Maintained by: NLnet Labs

LibUnbound Tutorial part 4

By W.C.A. Wijngaards, NLnet Labs, February 2008.

4. Asynchronous lookup

This example performs the name lookup in the background. The original program keeps running, while the name is resolved. It is a modification of the example program from part 1.

#include <stdio.h>
#include <arpa/inet.h>
#include <unistd.h>
#include <unbound.h>

/* This is called when resolution is completed */
void mycallback(void* mydata, int err, struct ub_result* result)
	int* done = (int*)mydata;
	*done = 1;
	if(err != 0) {
		printf("resolve error: %s\n", ub_strerror(err));
	/* show first result */
		printf("The address of %s is %s\n", result->qname, 
			inet_ntoa(*(struct in_addr*)result->data[0]));


int main(void)
	struct ub_ctx* ctx;
	volatile int done = 0;
	int retval;
	int i = 0;

	/* create context */
	ctx = ub_ctx_create();
	if(!ctx) {
		printf("error: could not create unbound context\n");
		return 1;

	/* asynchronous query for webserver */
	retval = ub_resolve_async(ctx, "", 
		1 /* TYPE A (IPv4 address) */, 
		1 /* CLASS IN (internet) */, 
		(void*)&done, mycallback, NULL);
	if(retval != 0) {
		printf("resolve error: %s\n", ub_strerror(retval));
		return 1;

	/* we keep running, lets do something while waiting */
	while(!done) {
		usleep(100000); /* wait 1/10 of a second */
		printf("time passed (%d) ..\n", i++);
		retval = ub_process(ctx);
		if(retval != 0) {
			printf("resolve error: %s\n", ub_strerror(retval));
			return 1;

	return 0;

download example code

Invocation of this program yields the following

$ example_4
time passed (0) ..
time passed (1) ..
time passed (2) ..
The address of is

If resolution takes longer or shorter, the output can vary.

The context is created. Then an asynchronous resolve is performed. This performs the name resolution work in the background, allowing your application to continue to perform tasks (like showing a GUI to the user).

The function to start a background, asynchronous, resolve is ub_resolve_async. It takes the usual context, name, type and class as arguments. Additionally it takes a user argument, callback function and an id as arguments. In the example, the user argument is a reference to the variable done. It can be any pointer you like, or NULL if you don't care. The callback function is a pointer to a function, like mycallback in the example, that is invoked when the lookup is done.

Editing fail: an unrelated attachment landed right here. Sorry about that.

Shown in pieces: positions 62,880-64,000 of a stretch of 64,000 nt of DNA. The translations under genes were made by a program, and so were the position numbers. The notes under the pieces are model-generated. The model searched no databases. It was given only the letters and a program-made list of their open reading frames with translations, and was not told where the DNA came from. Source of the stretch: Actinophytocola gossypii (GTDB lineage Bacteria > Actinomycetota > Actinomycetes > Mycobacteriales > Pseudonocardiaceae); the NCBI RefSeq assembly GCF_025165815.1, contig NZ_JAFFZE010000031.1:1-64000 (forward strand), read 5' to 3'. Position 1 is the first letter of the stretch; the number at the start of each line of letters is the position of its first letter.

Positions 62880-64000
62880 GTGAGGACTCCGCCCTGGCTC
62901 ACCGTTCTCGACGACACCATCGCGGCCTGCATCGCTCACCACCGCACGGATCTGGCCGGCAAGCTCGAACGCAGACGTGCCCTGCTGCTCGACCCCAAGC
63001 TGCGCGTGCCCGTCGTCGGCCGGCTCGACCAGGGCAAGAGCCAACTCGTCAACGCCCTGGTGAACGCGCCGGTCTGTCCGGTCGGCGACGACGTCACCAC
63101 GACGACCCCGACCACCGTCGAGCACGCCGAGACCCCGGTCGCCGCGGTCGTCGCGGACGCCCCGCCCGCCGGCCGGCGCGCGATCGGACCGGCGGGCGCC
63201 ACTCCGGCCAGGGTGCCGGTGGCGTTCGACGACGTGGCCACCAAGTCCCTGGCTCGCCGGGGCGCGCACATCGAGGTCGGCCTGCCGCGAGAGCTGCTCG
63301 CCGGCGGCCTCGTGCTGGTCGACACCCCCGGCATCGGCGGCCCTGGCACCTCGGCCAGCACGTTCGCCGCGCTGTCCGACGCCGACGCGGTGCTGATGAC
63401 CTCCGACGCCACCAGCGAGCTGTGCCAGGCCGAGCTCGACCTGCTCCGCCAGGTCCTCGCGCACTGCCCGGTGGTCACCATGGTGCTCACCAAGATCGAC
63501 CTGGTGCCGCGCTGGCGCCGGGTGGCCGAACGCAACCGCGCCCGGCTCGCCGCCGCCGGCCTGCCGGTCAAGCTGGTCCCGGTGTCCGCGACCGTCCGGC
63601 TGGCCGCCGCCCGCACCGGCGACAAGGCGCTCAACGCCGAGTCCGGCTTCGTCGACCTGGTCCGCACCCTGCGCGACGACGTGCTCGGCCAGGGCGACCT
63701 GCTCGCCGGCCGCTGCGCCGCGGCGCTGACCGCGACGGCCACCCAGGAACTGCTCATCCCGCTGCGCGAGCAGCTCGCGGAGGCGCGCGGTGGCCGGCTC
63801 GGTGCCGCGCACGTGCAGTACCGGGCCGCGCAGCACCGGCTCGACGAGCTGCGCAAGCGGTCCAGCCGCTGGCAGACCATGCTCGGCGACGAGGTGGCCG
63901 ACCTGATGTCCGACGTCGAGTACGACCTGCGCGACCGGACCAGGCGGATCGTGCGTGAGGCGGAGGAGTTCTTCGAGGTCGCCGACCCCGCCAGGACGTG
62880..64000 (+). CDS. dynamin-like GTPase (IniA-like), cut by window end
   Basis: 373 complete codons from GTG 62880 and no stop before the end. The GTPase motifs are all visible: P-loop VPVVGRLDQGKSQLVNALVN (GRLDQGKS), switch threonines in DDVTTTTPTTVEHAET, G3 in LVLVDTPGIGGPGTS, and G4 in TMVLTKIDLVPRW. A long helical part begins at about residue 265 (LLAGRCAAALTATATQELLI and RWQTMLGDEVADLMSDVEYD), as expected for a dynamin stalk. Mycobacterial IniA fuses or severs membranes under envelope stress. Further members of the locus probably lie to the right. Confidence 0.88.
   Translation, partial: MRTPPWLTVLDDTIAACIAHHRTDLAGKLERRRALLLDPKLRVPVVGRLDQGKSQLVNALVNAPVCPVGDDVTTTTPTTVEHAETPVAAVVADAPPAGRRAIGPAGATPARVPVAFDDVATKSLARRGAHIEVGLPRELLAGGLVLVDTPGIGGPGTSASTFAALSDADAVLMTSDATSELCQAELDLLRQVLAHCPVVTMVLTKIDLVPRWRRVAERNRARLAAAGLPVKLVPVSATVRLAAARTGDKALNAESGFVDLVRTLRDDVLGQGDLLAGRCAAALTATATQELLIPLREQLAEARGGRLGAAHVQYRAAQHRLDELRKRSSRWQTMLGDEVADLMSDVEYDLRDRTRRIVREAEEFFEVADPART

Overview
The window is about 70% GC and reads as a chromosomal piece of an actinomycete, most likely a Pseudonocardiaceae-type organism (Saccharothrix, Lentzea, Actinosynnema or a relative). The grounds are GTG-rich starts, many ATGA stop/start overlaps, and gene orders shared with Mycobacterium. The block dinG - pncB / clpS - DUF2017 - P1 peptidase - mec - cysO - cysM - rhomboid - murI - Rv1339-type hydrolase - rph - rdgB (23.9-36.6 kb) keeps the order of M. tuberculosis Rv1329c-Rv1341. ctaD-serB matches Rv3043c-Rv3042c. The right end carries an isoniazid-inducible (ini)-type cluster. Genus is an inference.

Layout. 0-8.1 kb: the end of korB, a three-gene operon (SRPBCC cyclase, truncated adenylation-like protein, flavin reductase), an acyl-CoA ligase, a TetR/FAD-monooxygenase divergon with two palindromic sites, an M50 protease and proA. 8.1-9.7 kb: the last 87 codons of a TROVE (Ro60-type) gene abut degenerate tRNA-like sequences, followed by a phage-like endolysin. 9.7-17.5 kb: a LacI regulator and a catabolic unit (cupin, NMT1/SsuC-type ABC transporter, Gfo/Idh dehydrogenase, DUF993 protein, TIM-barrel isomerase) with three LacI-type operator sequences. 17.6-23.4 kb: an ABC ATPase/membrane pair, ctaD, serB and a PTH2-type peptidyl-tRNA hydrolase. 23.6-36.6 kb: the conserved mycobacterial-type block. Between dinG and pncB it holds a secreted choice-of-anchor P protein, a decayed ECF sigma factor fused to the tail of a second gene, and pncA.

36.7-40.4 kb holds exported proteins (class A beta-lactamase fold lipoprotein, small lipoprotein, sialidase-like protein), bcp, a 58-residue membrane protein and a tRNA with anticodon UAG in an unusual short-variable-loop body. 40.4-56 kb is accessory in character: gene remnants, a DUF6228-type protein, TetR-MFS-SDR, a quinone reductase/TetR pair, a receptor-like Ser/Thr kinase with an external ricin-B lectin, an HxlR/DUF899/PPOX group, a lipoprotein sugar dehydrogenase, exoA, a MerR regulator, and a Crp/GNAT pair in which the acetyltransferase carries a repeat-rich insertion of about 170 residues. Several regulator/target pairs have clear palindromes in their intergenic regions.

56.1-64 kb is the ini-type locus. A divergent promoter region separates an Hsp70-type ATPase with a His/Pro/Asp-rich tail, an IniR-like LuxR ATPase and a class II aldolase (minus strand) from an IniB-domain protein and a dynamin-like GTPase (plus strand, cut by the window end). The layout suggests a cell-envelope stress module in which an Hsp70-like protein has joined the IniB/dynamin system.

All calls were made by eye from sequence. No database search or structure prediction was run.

The optional id argument is omitted in the example by passing NULL. If you pass an int*, an identifier is returned to you, that allows subsequent cancellation of the outstanding resolve request. The function ub_cancel can be used while the asynchronous lookup has not completed yet to cancel it (not shown in the example).

After requesting the lookup the main function continues with a while loop, that prints time increments. Every time increment ub_process is called. This function processes pending lookup results and an application has to call ub_process somewhere to be able to receive results from asynchronous queries. The function ub_process does not block. The callback function is called from within ub_process.

The callback is called after some time, in the example it is called mycallback. This function receives as its first argument the same value you passed as user argument to ub_resolve_async. It also receives the error code and a result structure. If the error code is not 0 (an error happened), the result is NULL. The result structure contains the lookup information.

The example callback uses its first argument to set done to true, to signal the main function that lookup has completed. It then checks if an error happened, and prints it if so. If there was no error it prints the first data element of the result. (It doesn't check the result very closely, this is only an example).

When the main function sees that after a call to ub_process the variable done is true, it exits the waiting loop, and deletes the context. The delete of the context also stops the background resolution process and removes the cached data from memory.

You do not have to call ub_process all the time. The function ub_poll (not shown in example) returns true when new data is available (without calling any callbacks). The function ub_fd (not shown in example) returns a file descriptor that becomes readable when new data is available (for use with select() or similar system calls).

The function ub_wait (not shown in example) can be used to wait for the asynchronous lookups to complete. For example, when the main program continues to set up a user GUI after starting the lookup, then if it runs out of work before the result arrives, it can use ub_wait to block until data arrives.

<-- 3. Examine the results

5. Lookup from threads -->